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Sailors and seafarers of old often spoke of a “happy ship.” A happy ship, it seems, was marked by a competent and compassionate captain, sympathetic officers and a congenial crew. Life on a sailing vessel could be hard and dangerous, so it was indeed a good fortune to be on a ship that could be described as a happy one.
I’m sure that in our industry there is such a thing as a happy shop, too. Such a happy shop must have some of the same characteristics as a happy ship. Foremost would be an owner or general manager who knows that keeping the business afloat is paramount but who doesn’t make profit the only basis for decisions, especially those regarding the investment in people. Likewise, you’d find foremen and supervisors who are leaders, coaches, mentors and teachers, as well as expert, go-to-individuals who can solve problems. Working with a band of fellow shop mates who respect themselves and others is essential. A clean, safe and well-equipped production area is part of a happy shop, too. Following Lean principles also helps.
I’ll wager that many of the Top Shops we’ve identified in our annual survey of best practices would be classified as happy shops by their employees. I’ve seen numerous references to studies that seek to prove the obvious: Workplaces where employees report being happy and satisfied tend to be more productive and profitable than “less happy” workplaces.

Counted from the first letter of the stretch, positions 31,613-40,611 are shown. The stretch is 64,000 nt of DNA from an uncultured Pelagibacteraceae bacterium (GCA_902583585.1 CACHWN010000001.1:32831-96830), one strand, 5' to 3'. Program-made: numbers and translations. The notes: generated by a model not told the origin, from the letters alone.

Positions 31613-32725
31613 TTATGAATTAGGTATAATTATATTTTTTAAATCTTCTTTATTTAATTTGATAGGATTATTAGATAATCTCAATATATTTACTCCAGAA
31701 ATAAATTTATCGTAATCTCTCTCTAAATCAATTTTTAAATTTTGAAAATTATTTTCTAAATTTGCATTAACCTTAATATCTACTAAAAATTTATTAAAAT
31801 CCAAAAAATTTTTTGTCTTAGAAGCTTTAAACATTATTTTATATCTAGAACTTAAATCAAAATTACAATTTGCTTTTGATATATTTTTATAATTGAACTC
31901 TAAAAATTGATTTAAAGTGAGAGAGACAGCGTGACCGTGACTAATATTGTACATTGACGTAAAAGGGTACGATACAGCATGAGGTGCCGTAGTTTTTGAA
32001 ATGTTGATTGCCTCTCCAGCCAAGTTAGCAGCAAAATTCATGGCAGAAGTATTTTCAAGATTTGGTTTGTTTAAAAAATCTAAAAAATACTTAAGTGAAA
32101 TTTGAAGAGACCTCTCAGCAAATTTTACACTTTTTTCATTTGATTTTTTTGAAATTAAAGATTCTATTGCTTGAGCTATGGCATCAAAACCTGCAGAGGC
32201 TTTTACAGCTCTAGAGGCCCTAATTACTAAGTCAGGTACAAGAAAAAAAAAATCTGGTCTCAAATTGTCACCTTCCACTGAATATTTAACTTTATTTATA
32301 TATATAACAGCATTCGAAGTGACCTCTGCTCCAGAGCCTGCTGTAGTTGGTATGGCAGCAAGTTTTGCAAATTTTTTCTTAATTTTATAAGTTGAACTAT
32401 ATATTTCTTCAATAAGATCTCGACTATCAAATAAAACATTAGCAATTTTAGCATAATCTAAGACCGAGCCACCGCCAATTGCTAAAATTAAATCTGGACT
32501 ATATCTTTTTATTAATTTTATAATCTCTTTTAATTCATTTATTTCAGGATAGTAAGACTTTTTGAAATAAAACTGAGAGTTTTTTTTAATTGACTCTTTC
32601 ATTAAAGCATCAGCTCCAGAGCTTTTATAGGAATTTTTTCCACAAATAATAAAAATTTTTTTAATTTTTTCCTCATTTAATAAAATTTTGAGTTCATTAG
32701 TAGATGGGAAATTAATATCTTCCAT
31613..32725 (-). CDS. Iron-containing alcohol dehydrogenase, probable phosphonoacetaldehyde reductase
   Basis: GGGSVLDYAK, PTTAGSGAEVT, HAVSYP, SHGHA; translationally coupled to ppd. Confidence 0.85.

The concept of measuring happiness is an interesting proposition. The topic is, in fact, quite timely. This year marks the 80th anniversary of the introduction of Gross Domestic Product (GDP) as a measure of a country’s economic output. Despite the warnings of its original developers, GDP has been used as the main, and often the sole, indicator of national prosperity.
However, economic prosperity is not the only concern that matters to most people. We all know that producing, owning or even sharing a lot of goods is only part of what can make us feel happy or content. The danger that worried the inventors of the GDP was precisely this—that policymakers would base decisions on this metric without considering other social and personal values.
About 40 years ago, the small country of Bhutan grabbed headlines when it began assessing Gross National Happiness as an indicator of its citizens’ well-being. The government there set out to guide its attempts to modernize the country based on improvements in GNH as well as GNP. A mix of objective and subjective factors, the methodology used to derive the GNH as a useful, reliable index became remarkably well-developed and logical.
If the results of an online search are an indication, quite a few thinkers, consultants and management psychologists are focused on measuring workplace happiness. After visiting websites and looking at their proposals for about an hour, I’ve come to a simple conclusion. We should ask this question and then act on the answer: What can I do today to make my workplace a little happier for myself and my coworkers?